In the mid 1960’s Melbourne was in the grip of a beat music boom, clubs and discos were mushrooming all over the city – Catcher, Biting Eye, Thumpin’ Tum, Sebastians, Berties, Opus, Powerhouse – while local bands were copying the look and the sound of their British- Invasion beat group heroes, and feverishly scanning obscure B-sides and album-only tracks that could be re-invented and given the beat treatment.
Few of the early beat group sensations in Australia wrote their own material – Billy Thorpe and the Aztecs, Ray Brown and the Whispers, Normie Rowe and the Playboys, MPD Ltd., simply re-birthed standards and obscure songs in the new Mod rock tradition. Original songwriting was limited to the more innovative individuals and groups such as the Bee Gees, the Easybeats, the Loved Ones, the Masters’ Apprentices and a particularly hyperactive duo from Melbourne known as Bobby and Laurie (below). Laurie Allen was a veteran of the Melbourne rock circuit, he had played with the Roulettes and in 1959 became the lead guitarist for Malcolm Arthur and the Knights, several of his bandmates, Graham Trottman and Phil Blackmore, would ultimately join the Playboys, Normie Rowe’s backing group. Following a three- year stint as keyboardist/vocalist with the Blue Jays between 1962-64, Laurie rejoined the Roulettes, his old bandmate Phil Blackmore was now managing the group.Bobby Bright had emigrated from the UK to Australia in 1953 and lived and performed in Adelaide until he relocated to Melbourne in 1963 to became a guest vocalist with the Roulettes, and soon after the chemistry between Bobby and Laurie convinced them to become a duo. TheRoulettes in the shot above are from left to right-Dennis Collins (drums), Denis Tucker(bass), Bernie O’Brien (lead guitar), and John Sullivan (rhythm guitar).Laurie Allen wrote their first smash hit in 1965, I Belong With You came straight from the beat music playbook, the song skillfully uses a stomping beat reminiscent of the Dave Clark Five’s Bits and Pieces, and Bernie O’Brien of the Rondells delivered definitive lead guitar riffs, with passion and flair. Bright and Allen were also a terrific live act, they quickly became the Beatle boot-stomping, fun-loving, mane-tossing mods of the local scene, backed by the talented Rondells and simultaneously appeared on the GO! Show as well as recording on the GO! Label, where I Belong With You was the first record released on the Horrie Dargie-owned label.The song was recorded on four track equipment at Bill Armstrong’s South Melbourne studios under the steady hand of Roger Savage, who had migrated from the UK in 1964 with his Australian girlfriend, where he had already produced records for the Yardbirds, Petula Clarke, the Hollies and importantly Come On, the debut single for the Rolling Stones, where they had recorded their version of this Chuck Berry song at the Olympic Studios in London.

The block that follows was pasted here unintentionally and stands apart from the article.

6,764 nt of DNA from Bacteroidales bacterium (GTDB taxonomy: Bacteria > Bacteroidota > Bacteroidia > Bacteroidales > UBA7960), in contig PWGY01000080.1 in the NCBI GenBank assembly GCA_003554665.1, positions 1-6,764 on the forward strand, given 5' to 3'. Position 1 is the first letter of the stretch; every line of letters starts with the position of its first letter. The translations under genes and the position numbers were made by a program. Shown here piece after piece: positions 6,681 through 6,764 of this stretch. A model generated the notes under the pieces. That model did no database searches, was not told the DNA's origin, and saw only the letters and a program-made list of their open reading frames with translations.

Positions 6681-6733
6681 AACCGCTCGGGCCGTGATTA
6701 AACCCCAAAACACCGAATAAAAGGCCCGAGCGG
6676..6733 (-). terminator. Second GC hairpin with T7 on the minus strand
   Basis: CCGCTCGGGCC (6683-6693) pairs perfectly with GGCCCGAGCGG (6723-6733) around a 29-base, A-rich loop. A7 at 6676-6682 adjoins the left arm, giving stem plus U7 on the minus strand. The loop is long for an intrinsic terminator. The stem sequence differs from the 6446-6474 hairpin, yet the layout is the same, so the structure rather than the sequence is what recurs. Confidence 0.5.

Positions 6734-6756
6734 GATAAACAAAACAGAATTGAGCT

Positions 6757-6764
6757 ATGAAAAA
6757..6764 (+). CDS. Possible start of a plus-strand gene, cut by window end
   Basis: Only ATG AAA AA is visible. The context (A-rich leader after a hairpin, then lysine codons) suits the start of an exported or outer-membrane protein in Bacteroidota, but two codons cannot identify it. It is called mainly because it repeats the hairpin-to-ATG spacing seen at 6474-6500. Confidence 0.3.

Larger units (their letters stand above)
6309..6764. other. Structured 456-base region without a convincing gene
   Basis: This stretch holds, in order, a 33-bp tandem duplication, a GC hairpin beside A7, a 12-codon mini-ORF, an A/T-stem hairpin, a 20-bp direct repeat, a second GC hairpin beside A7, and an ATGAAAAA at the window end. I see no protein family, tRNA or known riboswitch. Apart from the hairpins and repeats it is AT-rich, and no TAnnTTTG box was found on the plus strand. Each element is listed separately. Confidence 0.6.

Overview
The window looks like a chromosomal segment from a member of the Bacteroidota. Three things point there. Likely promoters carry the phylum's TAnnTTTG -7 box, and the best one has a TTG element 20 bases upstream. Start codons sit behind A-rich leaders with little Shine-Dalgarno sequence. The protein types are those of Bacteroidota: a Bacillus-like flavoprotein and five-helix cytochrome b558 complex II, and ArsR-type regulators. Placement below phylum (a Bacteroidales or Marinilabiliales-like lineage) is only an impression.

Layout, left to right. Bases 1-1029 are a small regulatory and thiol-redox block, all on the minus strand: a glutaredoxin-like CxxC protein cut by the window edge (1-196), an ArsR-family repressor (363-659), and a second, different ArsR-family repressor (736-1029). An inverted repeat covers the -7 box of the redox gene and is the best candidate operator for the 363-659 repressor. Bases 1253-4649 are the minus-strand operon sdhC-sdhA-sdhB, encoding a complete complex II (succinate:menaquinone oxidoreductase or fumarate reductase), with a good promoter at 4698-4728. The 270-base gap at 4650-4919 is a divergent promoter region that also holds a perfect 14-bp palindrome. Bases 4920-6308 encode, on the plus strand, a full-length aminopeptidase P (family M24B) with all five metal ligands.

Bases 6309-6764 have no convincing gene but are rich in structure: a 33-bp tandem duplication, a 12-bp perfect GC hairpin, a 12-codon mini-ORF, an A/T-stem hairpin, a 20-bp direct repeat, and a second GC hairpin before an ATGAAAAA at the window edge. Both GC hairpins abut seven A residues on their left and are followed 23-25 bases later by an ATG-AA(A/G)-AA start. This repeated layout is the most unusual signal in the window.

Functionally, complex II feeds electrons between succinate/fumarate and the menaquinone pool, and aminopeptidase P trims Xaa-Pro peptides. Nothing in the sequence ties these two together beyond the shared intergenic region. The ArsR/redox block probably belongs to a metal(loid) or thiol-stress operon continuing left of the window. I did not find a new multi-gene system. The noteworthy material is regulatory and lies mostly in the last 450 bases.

Savage possessed start-of-the-art knowledge of current UK recording techniques and would become the go-to producer for such emerging local acts as MPD Ltd (Little Boy Sad/Lonely Boy) (above), the Easybeats (She’s So Fine) (above), Axiom (the album Fool’s Gold), The Masters’ Apprentices (Living In A Child’s Dream) (below), Healing Force (Golden Miles) and others including the Twilights, Lynne Randell (below), The Eighteenth Century Quartet, Spectrum and the Spinning Wheels.
In Craig Horne’s 2018 novel Daddy Who? Bobby Bright provides great insight into the recording of this song “Laurie had originally written the song as a waltz, but I suggested we change it to straight ahead four/four time, the standard beat music arrangement. We also wanted the record to have a beefed- up bottom end. Australian records at the time were often very tinny, but we wanted the record to sound more British. I don’t know how he did it, but Roger (Savage) lugged a railway sleeper – though it was probably a piece of plywood – into the studio and added a couple of contact mics at each end. I then thumped on the wood giving the record that foot stomping bridge that jumped out of radio speakers across Australia.”
I Belong with You was a #9 national hit, charting more strongly outside the Sydney market, the Rondells subsequently became the duo’s permanent backing band and comprised Roger Treble (lead guitar), Barry Rogers (rhythm guitar), Gary Young (drums), John Sullivan (rhythm guitar), and Wayne Duncan (bass).
In 1965 Bobby and Laurie supported a national tour by the Dave Clark Five, the Seekers and Tommy Quickly and later that year supported yet another national tour, this time by the flamboyant, pants-splitting, unpredictable Texan PJ Proby. (below), who was riding the charts with big ballads from the musical West Side Story – Somewhere and Maria.In June ’65 the duo followed up with Someone, which echoed the beat era cadences and riffs of their debut hit, written and recorded by US singer/songwriter Doris Troy (who wrote under the pseudonym D Payne) in 1963, she also penned Just One Look, a hit for the Hollies (#2 UK ’64).Someone charted at #20 and was rapidly followed onto the charts by another Allen/Bright original composition in Judy Green, a lively slice of garage rock about an aptly-named jealous female, which charted #28 in September of ’65, to make it three top forty hits for the duo in 1965.
Bobby and Laurie were one of the country’s first and best responses to the British Invasion, they released no less than eight singles and three albums in the period 1965-66, wrote much of their own material, and specialised in the close harmonies inspired by the Beatles, in a similarly tough and gritty version of Merseybeat. They would host their own TV show, Dig We Must, and later in their career successfully segue to more country-tinged songs such as their #1 hit Hitchhiker, as well as High Noon, The Carroll County Accident and Through The Eyes of Love.